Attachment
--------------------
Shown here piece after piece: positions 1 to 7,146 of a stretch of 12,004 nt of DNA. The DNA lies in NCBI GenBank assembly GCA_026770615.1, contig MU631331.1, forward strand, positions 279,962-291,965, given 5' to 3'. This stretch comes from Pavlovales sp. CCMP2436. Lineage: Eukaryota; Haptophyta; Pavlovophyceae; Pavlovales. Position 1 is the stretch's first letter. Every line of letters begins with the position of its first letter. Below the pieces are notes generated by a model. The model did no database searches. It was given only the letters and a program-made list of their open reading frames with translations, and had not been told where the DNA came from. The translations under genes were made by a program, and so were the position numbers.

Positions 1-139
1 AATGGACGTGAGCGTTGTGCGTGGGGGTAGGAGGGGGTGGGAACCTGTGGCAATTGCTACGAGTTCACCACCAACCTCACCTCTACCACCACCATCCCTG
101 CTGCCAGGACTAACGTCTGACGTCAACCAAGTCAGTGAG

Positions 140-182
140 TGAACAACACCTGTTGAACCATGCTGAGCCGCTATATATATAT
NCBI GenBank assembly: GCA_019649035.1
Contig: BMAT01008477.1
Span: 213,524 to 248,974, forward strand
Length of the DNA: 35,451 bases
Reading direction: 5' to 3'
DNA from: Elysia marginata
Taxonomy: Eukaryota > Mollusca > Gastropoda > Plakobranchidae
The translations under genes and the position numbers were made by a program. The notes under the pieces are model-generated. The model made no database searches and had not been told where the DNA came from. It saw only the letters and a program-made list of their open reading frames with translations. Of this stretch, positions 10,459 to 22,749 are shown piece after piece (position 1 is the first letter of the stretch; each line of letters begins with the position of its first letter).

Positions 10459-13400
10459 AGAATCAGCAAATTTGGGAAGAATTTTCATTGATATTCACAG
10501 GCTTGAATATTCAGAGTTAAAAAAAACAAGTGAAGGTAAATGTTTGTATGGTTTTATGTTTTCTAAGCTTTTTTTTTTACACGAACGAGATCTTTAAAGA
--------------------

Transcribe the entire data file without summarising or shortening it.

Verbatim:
Shown here piece after piece: positions 1 to 7,146 of a stretch of 12,004 nt of DNA. The DNA lies in NCBI GenBank assembly GCA_026770615.1, contig MU631331.1, forward strand, positions 279,962-291,965, given 5' to 3'. This stretch comes from Pavlovales sp. CCMP2436. Lineage: Eukaryota; Haptophyta; Pavlovophyceae; Pavlovales. Position 1 is the stretch's first letter. Every line of letters begins with the position of its first letter. Below the pieces are notes generated by a model. The model did no database searches. It was given only the letters and a program-made list of their open reading frames with translations, and had not been told where the DNA came from. The translations under genes were made by a program, and so were the position numbers.

Positions 1-139
1 AATGGACGTGAGCGTTGTGCGTGGGGGTAGGAGGGGGTGGGAACCTGTGGCAATTGCTACGAGTTCACCACCAACCTCACCTCTACCACCACCATCCCTG
101 CTGCCAGGACTAACGTCTGACGTCAACCAAGTCAGTGAG

Positions 140-182
140 TGAACAACACCTGTTGAACCATGCTGAGCCGCTATATATATAT
NCBI GenBank assembly: GCA_019649035.1
Contig: BMAT01008477.1
Span: 213,524 to 248,974, forward strand
Length of the DNA: 35,451 bases
Reading direction: 5' to 3'
DNA from: Elysia marginata
Taxonomy: Eukaryota > Mollusca > Gastropoda > Plakobranchidae
The translations under genes and the position numbers were made by a program. The notes under the pieces are model-generated. The model made no database searches and had not been told where the DNA came from. It saw only the letters and a program-made list of their open reading frames with translations. Of this stretch, positions 10,459 to 22,749 are shown piece after piece (position 1 is the first letter of the stretch; each line of letters begins with the position of its first letter).

Positions 10459-13400
10459 AGAATCAGCAAATTTGGGAAGAATTTTCATTGATATTCACAG
10501 GCTTGAATATTCAGAGTTAAAAAAAACAAGTGAAGGTAAATGTTTGTATGGTTTTATGTTTTCTAAGCTTTTTTTTTTACACGAACGAGATCTTTAAAGA